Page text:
A: It has been suggested that Brown’s $13 million cap number in 2021 is going to be too much. But who would replace him? Left tackles are a lot harder to find than interior linemen. The Hawks have no obvious options for 2021. Will Jamarco Jones develop into one? If Brown can play to his usual standard for at least 12 games in 2020, there’s definitely no reason to let him go in 2021 (they have plenty of cap space). The Hawks sure seem like they are counting on him for two more years — or they would have drafted a tackle last month. If Jones doesn’t appear to be the left tackle’s heir, the team definitely will need to acquire a young left tackle next year.
Q: Should the Hawks sign another pass rusher?
A: Yes. As we have said many times, if they want to contend, they must add one of the top pass rushers available — Jadeveon Clowney, Everson Griffen or Yannick Ngakoue (via trade). Like Clowney, Griffen is waiting to visit teams so he can hopefully coax $10 million out of one (Arizona reportedly is in the mix now). Clowney has made it clear he is looking for a better offer than Seattle has made (thought to be $15 million or so). Oh, and they are not trading for Myles Garrett, despite the crazy rumor earlier this month. Carroll seems to be OK with Bruce Irvin, Benson Mayowa and rookies Darrell Taylor and Alton Robinson, along with Rasheem Green and L.J. Collier. But should he be? No.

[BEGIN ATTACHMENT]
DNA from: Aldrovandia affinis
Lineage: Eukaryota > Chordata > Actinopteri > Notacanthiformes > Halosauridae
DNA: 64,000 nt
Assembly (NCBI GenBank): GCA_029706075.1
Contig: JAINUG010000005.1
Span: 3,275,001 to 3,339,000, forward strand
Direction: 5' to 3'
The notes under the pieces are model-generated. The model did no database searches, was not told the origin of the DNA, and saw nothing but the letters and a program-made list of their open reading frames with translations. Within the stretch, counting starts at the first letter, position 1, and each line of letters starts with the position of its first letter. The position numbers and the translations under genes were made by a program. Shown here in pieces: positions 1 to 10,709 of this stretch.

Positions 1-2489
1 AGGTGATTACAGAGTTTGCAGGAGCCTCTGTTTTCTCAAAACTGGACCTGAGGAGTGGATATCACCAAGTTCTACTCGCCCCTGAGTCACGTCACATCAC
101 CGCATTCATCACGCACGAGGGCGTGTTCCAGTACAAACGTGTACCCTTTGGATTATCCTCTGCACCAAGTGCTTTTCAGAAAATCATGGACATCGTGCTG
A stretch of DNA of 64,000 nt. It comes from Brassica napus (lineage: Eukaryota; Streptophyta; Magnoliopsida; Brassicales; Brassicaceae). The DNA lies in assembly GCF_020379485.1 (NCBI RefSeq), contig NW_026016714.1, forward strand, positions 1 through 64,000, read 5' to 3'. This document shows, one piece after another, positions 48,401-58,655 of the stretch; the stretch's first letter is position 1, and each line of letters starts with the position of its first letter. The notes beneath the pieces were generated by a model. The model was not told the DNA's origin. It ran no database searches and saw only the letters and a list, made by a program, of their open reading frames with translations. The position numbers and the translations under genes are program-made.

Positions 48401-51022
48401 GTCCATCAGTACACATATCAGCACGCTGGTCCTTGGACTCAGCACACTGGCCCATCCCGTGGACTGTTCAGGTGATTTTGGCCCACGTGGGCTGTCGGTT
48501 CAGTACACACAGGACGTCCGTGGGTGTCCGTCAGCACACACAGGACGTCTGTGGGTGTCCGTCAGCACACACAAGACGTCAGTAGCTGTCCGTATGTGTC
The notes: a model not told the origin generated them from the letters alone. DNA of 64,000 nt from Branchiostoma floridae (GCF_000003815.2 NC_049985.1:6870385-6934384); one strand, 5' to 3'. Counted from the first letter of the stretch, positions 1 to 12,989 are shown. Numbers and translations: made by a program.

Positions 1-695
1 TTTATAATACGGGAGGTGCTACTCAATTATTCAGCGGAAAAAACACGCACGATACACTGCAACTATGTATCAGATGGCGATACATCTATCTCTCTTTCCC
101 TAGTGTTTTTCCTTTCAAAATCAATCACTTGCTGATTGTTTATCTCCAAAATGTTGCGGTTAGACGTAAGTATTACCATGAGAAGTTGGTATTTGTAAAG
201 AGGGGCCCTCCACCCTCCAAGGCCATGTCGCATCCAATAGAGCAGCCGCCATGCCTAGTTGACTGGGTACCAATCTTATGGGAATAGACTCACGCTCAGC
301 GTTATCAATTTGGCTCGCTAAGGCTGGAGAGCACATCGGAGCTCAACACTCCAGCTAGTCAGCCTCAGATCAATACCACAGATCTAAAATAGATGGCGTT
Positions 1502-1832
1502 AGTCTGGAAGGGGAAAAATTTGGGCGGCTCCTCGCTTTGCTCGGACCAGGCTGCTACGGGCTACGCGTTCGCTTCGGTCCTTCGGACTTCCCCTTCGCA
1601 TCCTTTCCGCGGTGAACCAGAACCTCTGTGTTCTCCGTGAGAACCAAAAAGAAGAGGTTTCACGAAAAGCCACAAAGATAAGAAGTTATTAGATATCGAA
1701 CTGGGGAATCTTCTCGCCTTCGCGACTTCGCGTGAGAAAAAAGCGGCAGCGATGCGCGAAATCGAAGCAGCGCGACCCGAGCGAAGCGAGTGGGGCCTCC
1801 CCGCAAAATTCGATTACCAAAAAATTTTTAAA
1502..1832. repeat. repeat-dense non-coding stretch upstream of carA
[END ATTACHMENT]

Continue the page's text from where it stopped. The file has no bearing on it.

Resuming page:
Q: Should the Seahawks cut K.J. Wright?
A: Hell no. He’s coming off one of his best seasons, and Seattle paid him a $1 million roster bonus in March and is counting on him to come back from shoulder surgery. Bobby Wagner certainly expects him back. Talking about first-rounder Jordyn Brooks, Wright’s possible replacement in 2021, Wagner said, “Myself and K.J. will gladly take him under our wings and tell him everything we know; because, at the end of the day, we want everyone to be successful.”
Q: What if Dunbar is unavailable?
A: Tre Flowers would retain his starting spot, unless the Seahawks brought in a veteran such as Eli Apple or Dre Kirkpatrick. Dunbar’s attorney, Michael Grieco, has gotten witnesses to recant their initial statements about the cornerback’s involvement in the alleged robbery in Miramar, Fla., so there is at the very least some serious doubt about whether he was involved. We’ll see what prosecutors in that jurisdiction decide in the coming days or weeks.